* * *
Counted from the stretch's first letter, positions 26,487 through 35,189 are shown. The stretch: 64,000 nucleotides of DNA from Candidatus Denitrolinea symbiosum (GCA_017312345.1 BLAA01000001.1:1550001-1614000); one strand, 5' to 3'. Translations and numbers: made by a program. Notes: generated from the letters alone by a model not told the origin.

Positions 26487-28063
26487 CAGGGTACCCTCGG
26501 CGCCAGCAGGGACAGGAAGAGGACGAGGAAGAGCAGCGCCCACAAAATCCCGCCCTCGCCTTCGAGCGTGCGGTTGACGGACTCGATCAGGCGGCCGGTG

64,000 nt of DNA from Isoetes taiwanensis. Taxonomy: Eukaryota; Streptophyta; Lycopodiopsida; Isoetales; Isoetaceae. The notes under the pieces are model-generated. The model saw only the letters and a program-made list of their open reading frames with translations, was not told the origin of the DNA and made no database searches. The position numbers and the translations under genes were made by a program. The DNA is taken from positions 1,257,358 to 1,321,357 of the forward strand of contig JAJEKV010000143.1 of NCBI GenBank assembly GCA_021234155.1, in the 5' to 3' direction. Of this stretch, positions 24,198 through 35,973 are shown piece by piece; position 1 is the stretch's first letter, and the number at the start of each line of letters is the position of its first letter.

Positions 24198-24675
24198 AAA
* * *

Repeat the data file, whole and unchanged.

Counted from the stretch's first letter, positions 26,487 through 35,189 are shown. The stretch: 64,000 nucleotides of DNA from Candidatus Denitrolinea symbiosum (GCA_017312345.1 BLAA01000001.1:1550001-1614000); one strand, 5' to 3'. Translations and numbers: made by a program. Notes: generated from the letters alone by a model not told the origin.

Positions 26487-28063
26487 CAGGGTACCCTCGG
26501 CGCCAGCAGGGACAGGAAGAGGACGAGGAAGAGCAGCGCCCACAAAATCCCGCCCTCGCCTTCGAGCGTGCGGTTGACGGACTCGATCAGGCGGCCGGTG

64,000 nt of DNA from Isoetes taiwanensis. Taxonomy: Eukaryota; Streptophyta; Lycopodiopsida; Isoetales; Isoetaceae. The notes under the pieces are model-generated. The model saw only the letters and a program-made list of their open reading frames with translations, was not told the origin of the DNA and made no database searches. The position numbers and the translations under genes were made by a program. The DNA is taken from positions 1,257,358 to 1,321,357 of the forward strand of contig JAJEKV010000143.1 of NCBI GenBank assembly GCA_021234155.1, in the 5' to 3' direction. Of this stretch, positions 24,198 through 35,973 are shown piece by piece; position 1 is the stretch's first letter, and the number at the start of each line of letters is the position of its first letter.

Positions 24198-24675
24198 AAA